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    The global aquatic food industry, long under scrutiny over environmental sustainability concerns, has also come under increased scrutiny within the past decade over poor working conditions and severe human rights violations, including widespread use of forced labour and child labour. However, there is limited research and documentation available on child labour in fishing, aquaculture and fish and aquatic food processing globally. Much of the available evidence is centred on labour conditions in global supply chains. However, due to higher levels of informality, limited law enforcement capacity, and so on, it is more likely that children produce fish and aquatic-sourced foods for local consumption and domestic supply chains. To realize SDG 14 and make fish and other aquatic-sourced food production truly sustainable food systems, it will be necessary to step up efforts to eliminate child labour, protect young workers against the worst forms of child labour (including hazardous work, forced labour, and child engagement in illegal activities) and invest in a healthy, well-educated workforce for the future. This too is necessary to achieve SDG 8 and ensure that the millions of people who derive their living from fishing, aquaculture, and aquatic food processing work under decent conditions. This would entail expanding attention to aquatic food production for local and domestic markets in addition to the products that go into global supply chains. This background paper presents the challenges, opportunities, and recommendations to tackle child labour in fisheries and aquaculture.
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    Booklet
    Tackling child labour in livestock keeping
    Background paper
    2021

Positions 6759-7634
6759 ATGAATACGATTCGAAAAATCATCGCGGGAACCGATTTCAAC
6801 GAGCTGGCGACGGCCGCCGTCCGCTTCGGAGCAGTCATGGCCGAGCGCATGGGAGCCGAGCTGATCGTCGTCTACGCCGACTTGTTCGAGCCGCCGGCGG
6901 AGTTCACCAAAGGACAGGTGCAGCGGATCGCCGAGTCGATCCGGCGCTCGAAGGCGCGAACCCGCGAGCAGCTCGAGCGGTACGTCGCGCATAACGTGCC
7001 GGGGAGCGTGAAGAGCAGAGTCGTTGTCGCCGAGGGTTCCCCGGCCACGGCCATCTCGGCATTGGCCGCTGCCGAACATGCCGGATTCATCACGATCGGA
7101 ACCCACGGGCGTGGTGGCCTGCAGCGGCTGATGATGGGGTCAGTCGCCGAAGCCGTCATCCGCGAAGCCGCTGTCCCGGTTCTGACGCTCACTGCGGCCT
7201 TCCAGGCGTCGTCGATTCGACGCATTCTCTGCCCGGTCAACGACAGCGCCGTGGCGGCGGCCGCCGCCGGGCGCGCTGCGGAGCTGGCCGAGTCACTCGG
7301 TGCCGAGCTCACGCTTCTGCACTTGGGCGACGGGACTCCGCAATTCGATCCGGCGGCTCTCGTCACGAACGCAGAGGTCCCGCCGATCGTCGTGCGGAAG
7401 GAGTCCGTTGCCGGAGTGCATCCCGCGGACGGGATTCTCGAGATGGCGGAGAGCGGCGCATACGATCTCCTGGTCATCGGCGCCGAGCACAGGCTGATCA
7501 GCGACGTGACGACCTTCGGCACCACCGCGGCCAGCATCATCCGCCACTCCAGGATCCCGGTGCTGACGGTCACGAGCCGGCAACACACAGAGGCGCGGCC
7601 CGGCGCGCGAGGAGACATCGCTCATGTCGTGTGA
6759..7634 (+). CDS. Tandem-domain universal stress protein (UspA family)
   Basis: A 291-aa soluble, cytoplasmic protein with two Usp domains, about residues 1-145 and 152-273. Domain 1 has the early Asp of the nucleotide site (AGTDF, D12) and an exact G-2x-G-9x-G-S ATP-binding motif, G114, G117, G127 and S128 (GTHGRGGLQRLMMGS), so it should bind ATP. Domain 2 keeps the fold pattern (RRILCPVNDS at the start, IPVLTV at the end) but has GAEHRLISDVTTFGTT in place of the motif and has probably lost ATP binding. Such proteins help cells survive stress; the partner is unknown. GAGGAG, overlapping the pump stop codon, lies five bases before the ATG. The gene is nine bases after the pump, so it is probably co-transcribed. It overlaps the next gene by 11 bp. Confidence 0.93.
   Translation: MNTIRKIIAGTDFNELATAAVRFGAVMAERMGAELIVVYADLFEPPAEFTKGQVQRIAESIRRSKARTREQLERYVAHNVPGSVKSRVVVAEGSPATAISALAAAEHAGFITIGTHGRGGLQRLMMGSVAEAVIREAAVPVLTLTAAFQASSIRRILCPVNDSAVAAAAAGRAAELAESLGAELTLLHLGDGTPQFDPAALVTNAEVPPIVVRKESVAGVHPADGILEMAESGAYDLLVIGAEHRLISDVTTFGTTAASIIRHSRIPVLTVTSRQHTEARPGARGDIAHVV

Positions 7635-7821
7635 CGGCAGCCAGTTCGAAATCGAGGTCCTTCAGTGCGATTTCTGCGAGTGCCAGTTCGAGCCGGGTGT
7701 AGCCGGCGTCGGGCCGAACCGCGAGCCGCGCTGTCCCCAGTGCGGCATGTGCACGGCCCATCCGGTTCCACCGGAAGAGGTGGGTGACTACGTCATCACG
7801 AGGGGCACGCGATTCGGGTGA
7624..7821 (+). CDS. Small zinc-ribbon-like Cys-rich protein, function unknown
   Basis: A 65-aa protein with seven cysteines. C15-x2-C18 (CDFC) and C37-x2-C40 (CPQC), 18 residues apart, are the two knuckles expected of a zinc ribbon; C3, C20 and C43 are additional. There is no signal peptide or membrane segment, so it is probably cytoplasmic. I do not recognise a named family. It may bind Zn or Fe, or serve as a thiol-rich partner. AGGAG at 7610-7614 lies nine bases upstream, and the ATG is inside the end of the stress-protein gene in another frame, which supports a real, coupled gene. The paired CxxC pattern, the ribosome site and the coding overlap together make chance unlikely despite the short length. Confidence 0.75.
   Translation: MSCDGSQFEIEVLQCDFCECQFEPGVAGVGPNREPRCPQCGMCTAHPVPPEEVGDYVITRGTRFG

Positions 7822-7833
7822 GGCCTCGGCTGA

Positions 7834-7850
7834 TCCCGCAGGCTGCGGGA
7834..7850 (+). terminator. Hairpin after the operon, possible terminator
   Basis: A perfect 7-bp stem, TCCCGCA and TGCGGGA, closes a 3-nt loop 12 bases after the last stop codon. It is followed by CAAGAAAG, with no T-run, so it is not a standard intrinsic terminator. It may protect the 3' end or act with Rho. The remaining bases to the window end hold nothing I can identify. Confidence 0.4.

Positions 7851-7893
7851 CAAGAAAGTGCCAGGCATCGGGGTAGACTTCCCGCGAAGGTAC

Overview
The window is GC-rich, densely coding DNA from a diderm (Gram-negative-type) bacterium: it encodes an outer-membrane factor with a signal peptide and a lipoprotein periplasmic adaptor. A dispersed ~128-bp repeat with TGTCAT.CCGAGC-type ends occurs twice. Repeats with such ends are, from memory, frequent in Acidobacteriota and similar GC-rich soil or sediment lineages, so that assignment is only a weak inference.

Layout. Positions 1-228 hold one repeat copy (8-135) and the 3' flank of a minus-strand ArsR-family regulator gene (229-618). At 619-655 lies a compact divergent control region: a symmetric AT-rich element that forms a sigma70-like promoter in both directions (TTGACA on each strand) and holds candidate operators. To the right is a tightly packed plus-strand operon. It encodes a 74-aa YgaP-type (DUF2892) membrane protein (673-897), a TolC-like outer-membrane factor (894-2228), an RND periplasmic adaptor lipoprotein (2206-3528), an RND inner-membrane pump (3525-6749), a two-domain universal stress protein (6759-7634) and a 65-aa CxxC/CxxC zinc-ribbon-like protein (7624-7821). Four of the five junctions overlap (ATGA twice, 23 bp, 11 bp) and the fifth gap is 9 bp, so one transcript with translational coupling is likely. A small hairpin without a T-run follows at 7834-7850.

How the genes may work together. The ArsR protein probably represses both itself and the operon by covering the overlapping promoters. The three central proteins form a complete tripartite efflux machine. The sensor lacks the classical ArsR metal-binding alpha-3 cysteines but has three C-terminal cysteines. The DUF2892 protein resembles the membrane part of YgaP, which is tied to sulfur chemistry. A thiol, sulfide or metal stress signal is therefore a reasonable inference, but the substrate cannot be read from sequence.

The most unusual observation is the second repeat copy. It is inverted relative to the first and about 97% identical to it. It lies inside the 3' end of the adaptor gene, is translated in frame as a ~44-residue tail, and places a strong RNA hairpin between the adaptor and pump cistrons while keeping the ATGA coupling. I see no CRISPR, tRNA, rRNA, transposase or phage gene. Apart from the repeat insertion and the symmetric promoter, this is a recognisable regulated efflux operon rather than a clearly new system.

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    Livestock farming often takes place in remote rural areas where farmers and their families have limited access to infrastructure and basic social services, notably education, health, access to clean water and social protection. Moreover, farming practices are under pressure by, for example, climate change induced changes to weather patterns and urbanisation. Therefore, many livestock dependent families, especially small scale farmers and pastoralists, are generally vulnerable and face different types of risks and shocks. Their children may end up leaving their home areas to nearby towns and cities working rather than going to school, often performing hazardous work (for example in street work). This may fuel a downward spiral, depriving tomorrow’s herders and farmers of their health and education, increasing environmental degradation and perpetuating intergenerational poverty as families opt for child labour as part of short term survival strategies. Ensuring changes to land tenure system, agricultural practices, labour divisions and protecting children from hazardous work, while respecting the cultural rights of children, their families and communities, is essential to engage livestock farming communities on sustainable pathways. This paper seeks to analyse the dynamics underpinning child labour in livestock farming and identify the strategies that governments, farmers, private sector, international organizations and others may pursue to prevent and eliminate child labour in livestock keeping. This paper focuses on child labour in livestock keeping operations, but it is also important to note that child labour may also be present in the wider livestock value chains, e.g. in abattoirs, packaging, transport and so forth.